Gun laws are not racist
Letter to the Editor | Wednesday, January 13, 2016
In his recent New York Times opinion piece, Professor Gary Gutting of the Notre Dame philosophy department made the claim that not having stricter gun control laws in this country is racist. He based his claim on the fact that African-Americans are the victims of gun violence at a disproportionately high rate compared to white Americans. He wrote he was “not concerned about refuting the arguments of the gun lobby” (as he refers to supporters of the second amendment) and that we are turning our backs on African-Americans by allowing gun violence to continue.
Had I written such an essay as a student in a philosophy class when I was at Notre Dame, I would likely have received an “F” for making such a broad accusation based on little substantiation and for not addressing valid contradicting arguments.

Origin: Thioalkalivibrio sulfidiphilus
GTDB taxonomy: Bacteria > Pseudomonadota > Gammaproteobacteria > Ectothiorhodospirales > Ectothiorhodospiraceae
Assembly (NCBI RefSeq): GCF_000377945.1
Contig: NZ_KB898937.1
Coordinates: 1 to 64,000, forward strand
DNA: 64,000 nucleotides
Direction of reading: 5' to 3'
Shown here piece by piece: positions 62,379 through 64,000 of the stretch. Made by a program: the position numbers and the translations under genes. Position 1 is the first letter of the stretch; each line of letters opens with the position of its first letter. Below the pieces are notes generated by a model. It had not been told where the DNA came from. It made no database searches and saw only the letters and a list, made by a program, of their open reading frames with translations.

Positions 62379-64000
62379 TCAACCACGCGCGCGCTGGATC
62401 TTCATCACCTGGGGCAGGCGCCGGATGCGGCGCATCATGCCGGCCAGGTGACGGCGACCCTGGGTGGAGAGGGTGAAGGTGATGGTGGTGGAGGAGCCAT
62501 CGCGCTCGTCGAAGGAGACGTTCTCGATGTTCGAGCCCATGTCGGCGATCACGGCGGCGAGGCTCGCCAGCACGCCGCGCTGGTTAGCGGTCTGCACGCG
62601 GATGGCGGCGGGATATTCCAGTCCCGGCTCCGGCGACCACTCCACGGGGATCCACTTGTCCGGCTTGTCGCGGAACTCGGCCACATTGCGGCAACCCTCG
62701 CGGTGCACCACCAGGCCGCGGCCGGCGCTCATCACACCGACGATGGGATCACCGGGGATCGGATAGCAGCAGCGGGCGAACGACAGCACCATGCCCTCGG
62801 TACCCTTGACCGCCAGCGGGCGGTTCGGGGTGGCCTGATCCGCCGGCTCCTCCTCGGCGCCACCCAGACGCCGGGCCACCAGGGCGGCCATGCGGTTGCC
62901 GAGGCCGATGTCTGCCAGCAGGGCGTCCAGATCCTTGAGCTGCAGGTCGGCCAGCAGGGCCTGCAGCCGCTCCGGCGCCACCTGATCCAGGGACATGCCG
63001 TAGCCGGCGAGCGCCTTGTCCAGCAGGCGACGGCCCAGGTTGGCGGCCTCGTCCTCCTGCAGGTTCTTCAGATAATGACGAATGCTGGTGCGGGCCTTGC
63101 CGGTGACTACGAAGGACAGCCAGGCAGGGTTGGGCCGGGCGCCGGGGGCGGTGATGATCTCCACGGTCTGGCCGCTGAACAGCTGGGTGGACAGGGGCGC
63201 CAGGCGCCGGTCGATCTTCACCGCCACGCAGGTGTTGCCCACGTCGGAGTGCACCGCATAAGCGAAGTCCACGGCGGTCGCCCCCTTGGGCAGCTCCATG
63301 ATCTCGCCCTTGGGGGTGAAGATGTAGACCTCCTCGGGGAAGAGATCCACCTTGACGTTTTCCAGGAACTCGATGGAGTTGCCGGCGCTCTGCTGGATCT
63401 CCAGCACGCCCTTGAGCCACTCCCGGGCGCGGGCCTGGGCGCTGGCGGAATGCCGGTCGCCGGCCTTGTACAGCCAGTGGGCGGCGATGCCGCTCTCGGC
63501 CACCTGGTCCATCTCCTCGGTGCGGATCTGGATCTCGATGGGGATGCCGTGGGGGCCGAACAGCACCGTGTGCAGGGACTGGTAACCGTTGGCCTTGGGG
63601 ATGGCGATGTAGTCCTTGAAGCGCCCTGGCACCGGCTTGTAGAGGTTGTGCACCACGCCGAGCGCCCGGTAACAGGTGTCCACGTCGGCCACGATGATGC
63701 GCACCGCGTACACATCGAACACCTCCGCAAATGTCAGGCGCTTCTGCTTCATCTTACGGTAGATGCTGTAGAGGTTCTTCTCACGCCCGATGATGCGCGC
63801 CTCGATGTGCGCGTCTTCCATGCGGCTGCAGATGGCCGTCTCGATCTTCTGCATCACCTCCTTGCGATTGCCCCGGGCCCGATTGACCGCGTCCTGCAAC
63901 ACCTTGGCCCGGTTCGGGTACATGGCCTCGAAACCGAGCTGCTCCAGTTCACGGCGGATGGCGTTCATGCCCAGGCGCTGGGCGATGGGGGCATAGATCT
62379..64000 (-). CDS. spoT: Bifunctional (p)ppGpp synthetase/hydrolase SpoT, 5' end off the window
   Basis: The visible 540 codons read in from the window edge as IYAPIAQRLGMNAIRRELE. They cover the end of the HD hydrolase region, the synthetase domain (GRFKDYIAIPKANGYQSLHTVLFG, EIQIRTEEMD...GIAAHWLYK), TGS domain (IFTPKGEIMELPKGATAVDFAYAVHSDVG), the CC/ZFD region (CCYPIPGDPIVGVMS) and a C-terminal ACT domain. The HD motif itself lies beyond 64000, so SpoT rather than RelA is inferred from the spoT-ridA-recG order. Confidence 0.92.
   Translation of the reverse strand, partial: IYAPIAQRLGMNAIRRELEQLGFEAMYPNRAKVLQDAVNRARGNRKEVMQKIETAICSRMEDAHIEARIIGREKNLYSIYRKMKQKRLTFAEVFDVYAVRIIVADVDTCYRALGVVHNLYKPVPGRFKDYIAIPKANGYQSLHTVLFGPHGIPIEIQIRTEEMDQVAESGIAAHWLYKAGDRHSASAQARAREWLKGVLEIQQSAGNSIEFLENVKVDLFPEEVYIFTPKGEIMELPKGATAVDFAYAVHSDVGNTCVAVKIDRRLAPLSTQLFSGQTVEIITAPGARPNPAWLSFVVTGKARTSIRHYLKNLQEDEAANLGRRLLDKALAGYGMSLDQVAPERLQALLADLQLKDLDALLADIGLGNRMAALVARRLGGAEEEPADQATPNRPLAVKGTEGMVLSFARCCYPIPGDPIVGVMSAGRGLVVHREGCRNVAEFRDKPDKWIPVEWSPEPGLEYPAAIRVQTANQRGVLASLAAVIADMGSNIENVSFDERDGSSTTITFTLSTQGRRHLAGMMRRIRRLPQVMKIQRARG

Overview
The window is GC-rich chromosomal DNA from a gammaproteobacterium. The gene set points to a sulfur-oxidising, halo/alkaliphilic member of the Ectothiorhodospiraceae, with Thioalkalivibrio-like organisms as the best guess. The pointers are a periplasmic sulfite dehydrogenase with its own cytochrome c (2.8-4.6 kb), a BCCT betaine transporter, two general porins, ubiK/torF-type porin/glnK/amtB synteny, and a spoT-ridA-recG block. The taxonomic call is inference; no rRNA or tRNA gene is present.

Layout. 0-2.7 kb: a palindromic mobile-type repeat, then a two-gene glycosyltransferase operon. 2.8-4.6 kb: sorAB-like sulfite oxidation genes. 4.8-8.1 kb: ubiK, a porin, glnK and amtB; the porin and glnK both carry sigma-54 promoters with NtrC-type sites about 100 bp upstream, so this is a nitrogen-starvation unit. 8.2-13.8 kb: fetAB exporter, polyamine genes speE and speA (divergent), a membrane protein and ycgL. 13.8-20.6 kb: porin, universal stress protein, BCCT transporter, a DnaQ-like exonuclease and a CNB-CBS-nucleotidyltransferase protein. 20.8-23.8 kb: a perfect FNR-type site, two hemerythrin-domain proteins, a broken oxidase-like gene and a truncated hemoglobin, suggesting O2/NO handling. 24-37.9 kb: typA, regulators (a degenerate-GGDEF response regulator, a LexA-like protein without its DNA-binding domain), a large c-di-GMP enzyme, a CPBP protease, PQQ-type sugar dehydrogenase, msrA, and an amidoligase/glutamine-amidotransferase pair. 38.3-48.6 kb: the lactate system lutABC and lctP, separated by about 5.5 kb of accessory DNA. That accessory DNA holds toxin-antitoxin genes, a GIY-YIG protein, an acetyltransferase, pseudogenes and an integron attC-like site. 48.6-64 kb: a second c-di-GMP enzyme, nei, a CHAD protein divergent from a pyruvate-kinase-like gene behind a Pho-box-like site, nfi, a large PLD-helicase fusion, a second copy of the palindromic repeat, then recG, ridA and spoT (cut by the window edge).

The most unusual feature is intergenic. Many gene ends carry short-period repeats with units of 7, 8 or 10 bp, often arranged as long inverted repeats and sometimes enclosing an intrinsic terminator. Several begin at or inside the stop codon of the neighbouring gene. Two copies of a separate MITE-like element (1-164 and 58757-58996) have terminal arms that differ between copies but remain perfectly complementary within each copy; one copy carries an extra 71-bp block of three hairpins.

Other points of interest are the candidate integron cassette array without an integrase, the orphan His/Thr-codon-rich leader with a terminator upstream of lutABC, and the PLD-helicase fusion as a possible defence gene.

African-Americans being the victims of gun violence at a higher rate than whites does not mean gun control laws as we have them now are racist. Dr. Gutting throws out that term to forward his anti-gun agenda. There are far more reasons why violent crime affects African-American communities disproportionately. Some of these include markedly higher unemployment, nearly 75 percent of births out of wedlock leading to single parent homes, a public educational system that caters more to the teachers unions than to the education of the children and a welfare state that perpetuates the cycle of poverty rather than breaking it.
If our society is truly interested in helping people of color who are suffering in violent areas of the inner cities rather than calling others racist, we will focus on truly ending poverty by fostering free market capitalism to lower unemployment, promoting the family as a proven anti-poverty unit, giving families choice in the schools their children will attend and reducing government dependency, which diminishes the dignity of the individual.
Stephen O’Neil M.D.
class of 1987
The views expressed in this Letter to the Editor are those of the author and not necessarily those of The Observer.